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Should You Get A Peloton? Read This First.

Peloton Bikes are all the rage! With a 10-week waiting list, people around the country are flocking to Peloton for their fitness needs. Having secured a Peloton two months ago, I've had a chance to try out many different classes & have been asked by many "should I get a Peloton?" almost weekly. Of course, only you can (& should) make the ultimate decision in whether to purchase one, but I hope this blog will help steer you in the right direction.


It sure isn't! One thing I can assure you of is that Peloton classes are tough! There are of course 'low impact' classes that can be used as part of active recovery, but many classes you'll find provide a heart-pumping workout. I have yet to find a class that hasn't challenged me in some way. The instructors are motivating, the classes are tough, and the music is great.

Getting back to the question of "should you get a Peloton?", you have to be honest with yourself and determine whether you have enough self-motivation to actually take these great classes. No one is forcing you on the bike and it is very easy to let it become a coat rack. I consider self-motivation to be the #1 most important factor to consider is whether or not you should invest in a Peloton. If you're not motivated enough to get on the bike regularly, then it doesn't matter how good the classes are.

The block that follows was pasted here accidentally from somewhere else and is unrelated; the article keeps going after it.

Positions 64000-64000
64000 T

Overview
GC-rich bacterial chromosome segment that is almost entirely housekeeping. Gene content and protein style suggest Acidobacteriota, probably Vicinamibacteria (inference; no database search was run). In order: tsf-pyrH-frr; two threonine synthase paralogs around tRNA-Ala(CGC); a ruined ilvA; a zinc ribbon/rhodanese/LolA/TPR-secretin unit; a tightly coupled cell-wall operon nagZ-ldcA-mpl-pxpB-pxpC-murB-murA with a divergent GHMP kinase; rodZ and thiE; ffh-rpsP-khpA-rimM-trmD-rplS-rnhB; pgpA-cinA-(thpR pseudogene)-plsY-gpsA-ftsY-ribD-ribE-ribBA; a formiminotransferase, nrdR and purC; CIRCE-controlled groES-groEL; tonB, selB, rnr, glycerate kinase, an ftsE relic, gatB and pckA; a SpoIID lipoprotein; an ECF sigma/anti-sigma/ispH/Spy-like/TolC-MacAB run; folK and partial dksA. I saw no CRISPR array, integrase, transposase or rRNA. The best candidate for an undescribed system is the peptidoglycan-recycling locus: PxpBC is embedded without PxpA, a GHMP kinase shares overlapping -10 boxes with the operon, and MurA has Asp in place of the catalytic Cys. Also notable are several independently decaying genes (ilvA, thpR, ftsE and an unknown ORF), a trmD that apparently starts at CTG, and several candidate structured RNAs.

It's no secret that buying a Peloton bike can be considered a major purchase in your budget. With bikes costing $2,000+, you'll want to consider the financial options you have. Purchasing a bike from Peloton directly gives you the option to pay upfront or via a monthly plan (if you qualify). I personally purchased my Peloton bike secondhand from Facebook Marketplace. Although it was cheaper than buying directly from Peloton, you lose the option of paying monthly and have to arrange your own delivery/transportation (potentially an additional cost).

While Peloton's are a steep initial investment, you should also consider how much your bike could be costing (or saving!) you in the years to come. After you purchase your bike, there is a $39/month membership fee (subject to change) for access to the classes. Consider the cost of gym memberships in your area and compare the prices to Peloton. This was an easy consideration for me. Living in San Francisco my local gym charges $90/month for a base-level membership. I much prefer running outside to any gym workout, but I also miss the cross-training opportunities available at a gym. Peloton is the perfect middle ground for me - it's less than half the price of my local gym, and I have a new way to get some cross-training done.


Once you purchase your Peloton, you'll notice there are some other items that you'll need to pick up. Cycling shoes, cycling shorts, a clip-on fan, a bike mat, and hand weights are a few of the items I use in addition to my bike. You can find online deals for each of these items, but it's worth noting that simply purchasing the bike alone may not be enough.


Overall, I am in LOVE with my Peloton. You've probably heard many people say that, but I seriously do. While I don't take classes every day, I know that I can always get a great workout in whenever I want to. If Peloton's are out of your budget, or you just don't want to buy one, you can always signup for class membership and use a different (and sometimes cheaper) stationary bike. I personally don't have experience with this, but there are many online resources to check out if you decided to go this route (which is totally fine!). I hope you'll consider giving this workout a try & feel free to reach out to me (email or dm) if you have any questions about my experience with Peloton. See you on the leaderboard!

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